• Buying stocks that pay dividends can add regular income while contributing to overall portfolio return. When evaluating dividend paying stocks, consider the dividend yield, calculated as annual dividend divided by the current stock price and expressed as a percentage, in conjunction with the potential for share price appreciation. You would accept a lower dividend yield for those companies with better growth prospects. For companies that are not expected to grow, the dividend yield can be viewed as the expected total return for the stock.
  • It is important to recognize that a good company may not equate to a good investment if its shares are overvalued. Shares are not always fairly priced in the stock market so there will be shares that trade above their fair value and those that trade below their fair value. Picking stocks involves finding those shares that are priced below their fair value so you can generate capital gains when the market “corrects” itself.

Of course, determining fair value can be an involved and difficult exercise involving the use of discounted cash flows and other valuation models. For a “back of the envelope” approach you can use the Price/Earnings (P/E) ratio as a preliminary screening tool to gauge whether a company is fairly valued. Generally, one can start with the premise that a low P/E stock is undervalued while a high P/E stock is overvalued based on current earnings. However, it is important to consider a company’s growth prospects when looking at P/E ratio. High growth companies have high P/E ratios because their earnings per share is expected to increase in future years. Additionally, a company’s P/E ratio may be low because its future earnings are expected to fall. You can also compare a company’s P/E ratio to the industry average and to comparable companies to assess whether its share price is close to fair value.

  • The riskiness of a stock is measured by its volatility, which refers to the level of fluctuation in its share price, where higher volatility means higher risk. Not all stocks have the same level of risk so you should ensure the stocks you choose are consistent with your risk tolerance. You can measure volatility using standard deviation or beta, but these calculations are not easily available, especially for stocks traded on the TTSE. In the absence of these technical measures, you can assess volatility by considering the spread between the 52-week high and low, with a smaller range indicating lower volatility.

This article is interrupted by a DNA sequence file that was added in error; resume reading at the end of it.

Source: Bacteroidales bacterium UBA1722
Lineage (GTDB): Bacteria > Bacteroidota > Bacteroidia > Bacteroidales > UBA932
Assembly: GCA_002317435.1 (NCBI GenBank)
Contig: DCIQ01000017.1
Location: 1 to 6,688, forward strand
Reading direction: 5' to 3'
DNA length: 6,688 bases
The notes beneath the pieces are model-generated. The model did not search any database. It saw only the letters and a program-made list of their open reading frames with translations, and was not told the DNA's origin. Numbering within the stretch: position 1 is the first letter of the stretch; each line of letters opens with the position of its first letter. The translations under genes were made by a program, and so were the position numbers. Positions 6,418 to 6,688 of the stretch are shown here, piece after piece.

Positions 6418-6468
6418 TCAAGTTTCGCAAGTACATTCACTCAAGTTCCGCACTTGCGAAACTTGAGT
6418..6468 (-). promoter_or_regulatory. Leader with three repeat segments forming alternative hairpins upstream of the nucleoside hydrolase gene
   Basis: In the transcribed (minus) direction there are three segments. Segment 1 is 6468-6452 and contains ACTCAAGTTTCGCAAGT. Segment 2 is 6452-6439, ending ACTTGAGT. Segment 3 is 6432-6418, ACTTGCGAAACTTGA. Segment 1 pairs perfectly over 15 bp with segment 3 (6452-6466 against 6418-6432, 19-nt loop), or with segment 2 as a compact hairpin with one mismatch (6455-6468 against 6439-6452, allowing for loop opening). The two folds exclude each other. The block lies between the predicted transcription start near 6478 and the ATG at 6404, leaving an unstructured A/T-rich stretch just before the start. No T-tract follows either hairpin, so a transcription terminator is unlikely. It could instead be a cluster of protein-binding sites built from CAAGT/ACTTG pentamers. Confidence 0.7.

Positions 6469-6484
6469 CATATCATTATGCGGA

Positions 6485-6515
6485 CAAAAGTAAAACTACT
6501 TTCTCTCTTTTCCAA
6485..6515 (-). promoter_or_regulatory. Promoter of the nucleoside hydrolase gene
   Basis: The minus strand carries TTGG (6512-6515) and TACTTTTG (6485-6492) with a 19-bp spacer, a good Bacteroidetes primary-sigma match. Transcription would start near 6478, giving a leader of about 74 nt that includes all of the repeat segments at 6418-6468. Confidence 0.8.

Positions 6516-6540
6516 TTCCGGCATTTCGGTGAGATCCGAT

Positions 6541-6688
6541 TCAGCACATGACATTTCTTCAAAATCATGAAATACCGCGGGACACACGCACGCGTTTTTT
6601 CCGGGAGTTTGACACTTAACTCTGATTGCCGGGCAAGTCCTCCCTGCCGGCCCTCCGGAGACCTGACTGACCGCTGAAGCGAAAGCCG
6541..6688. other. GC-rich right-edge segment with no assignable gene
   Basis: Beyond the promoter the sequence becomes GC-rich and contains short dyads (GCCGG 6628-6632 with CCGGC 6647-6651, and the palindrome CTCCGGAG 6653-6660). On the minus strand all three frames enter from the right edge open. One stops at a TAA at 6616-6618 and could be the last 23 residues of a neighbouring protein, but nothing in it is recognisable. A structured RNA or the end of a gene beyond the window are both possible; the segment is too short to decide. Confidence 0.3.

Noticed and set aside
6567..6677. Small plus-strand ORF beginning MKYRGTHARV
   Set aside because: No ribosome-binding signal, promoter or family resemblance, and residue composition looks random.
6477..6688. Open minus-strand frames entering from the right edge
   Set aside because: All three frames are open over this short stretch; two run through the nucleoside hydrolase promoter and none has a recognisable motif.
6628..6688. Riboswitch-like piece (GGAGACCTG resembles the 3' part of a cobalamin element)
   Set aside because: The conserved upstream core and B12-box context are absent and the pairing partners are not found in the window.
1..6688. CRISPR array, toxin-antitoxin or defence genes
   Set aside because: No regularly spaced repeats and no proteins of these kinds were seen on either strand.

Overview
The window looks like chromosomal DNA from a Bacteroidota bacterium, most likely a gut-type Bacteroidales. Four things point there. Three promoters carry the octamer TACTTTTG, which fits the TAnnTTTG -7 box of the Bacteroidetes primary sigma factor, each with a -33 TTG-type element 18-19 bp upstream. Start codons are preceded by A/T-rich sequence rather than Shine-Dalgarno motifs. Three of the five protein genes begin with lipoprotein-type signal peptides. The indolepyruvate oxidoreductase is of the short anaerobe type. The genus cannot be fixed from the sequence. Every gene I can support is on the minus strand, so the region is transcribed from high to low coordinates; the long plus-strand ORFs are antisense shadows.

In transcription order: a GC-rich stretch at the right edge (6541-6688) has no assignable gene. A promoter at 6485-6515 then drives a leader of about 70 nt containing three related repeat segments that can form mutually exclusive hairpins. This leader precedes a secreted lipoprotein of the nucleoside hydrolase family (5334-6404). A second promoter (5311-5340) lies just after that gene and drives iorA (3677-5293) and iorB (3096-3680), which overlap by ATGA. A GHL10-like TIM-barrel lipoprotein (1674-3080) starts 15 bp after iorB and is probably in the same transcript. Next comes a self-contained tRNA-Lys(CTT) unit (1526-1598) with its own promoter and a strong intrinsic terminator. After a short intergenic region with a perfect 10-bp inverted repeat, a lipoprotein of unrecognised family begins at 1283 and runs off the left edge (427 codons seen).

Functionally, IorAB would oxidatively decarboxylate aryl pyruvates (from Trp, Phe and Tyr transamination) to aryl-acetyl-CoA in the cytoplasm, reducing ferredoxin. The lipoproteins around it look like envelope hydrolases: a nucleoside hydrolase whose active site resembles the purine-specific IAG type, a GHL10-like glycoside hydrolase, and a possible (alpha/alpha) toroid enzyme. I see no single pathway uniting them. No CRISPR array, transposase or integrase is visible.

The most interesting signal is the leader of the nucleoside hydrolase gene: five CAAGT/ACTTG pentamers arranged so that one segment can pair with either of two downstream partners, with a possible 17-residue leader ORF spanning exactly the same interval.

• This refers to how quickly an asset can be sold without any significant loss of value. Even with publicly listed shares an investor may have challenges selling a position quicky at the current price. In the context of the stock market, liquidity can be assessed based on trading volume and the difference between the bid and ask prices. Liquid stocks have high trading volumes and small bid-ask spreads. It is especially important to pay attention to liquidity when investing in the local stock market as there are shares with low trading volumes and wide bid-ask spreads.
  • This is a strategy for reducing portfolio risk by holding a variety of investments that behave differently, thereby avoiding one investment having a severe impact on the portfolio. Buying many names across different sectors entails lower risk than betting big on one or two companies. To achieve diversification, consider setting a 10% limit for any single exposure for small portfolios, while for large portfolios you could lower this limit to 5%. A simple way of achieving diversification in foreign markets is to buy a broad market ETF.

Having identified the stocks you would like to add to your portfolio, you will then have to decide on the best time to buy. It is very difficult to time the stock market as one can never tell whether it will go up or go down in the short term. To avoid having to guess when prices are at their lowest, you can spread your purchases over time utilizing a dollar-cost averaging strategy.

Although your objective with investing is to generate returns over the long run, it does not mean you can simply buy stocks and then forget about them. You need to monitor your portfolio to ensure the investment thesis remains valid considering new information that becomes available. Monitoring requires that you keep up to date with developments in the economy, the stock market and the companies in your portfolio. As previously noted, the price of a stock may change either because of factors affecting the stock market or the company. Some of the major factors that affect the overall stock market include the current and projected level of economic growth, the rate of inflation, the level of interest rates, political factors, and investor sentiment. Company specific factors to pay attention to include current and projected financial performance measured by revenue and profits, projected growth, and changes in the level of risk. Managing a portfolio involves selling positions that have reached their target price, or are expected to underperform, and adding new names with higher projected returns.

You would have realized from this post that there is a lot to do and consider when investing in stocks, which is why many investors leave it to their financial advisor or asset manager. However, even if you are new to investing you can succeed if you proceed cautiously, follow a process, be patient and know when to seek advice.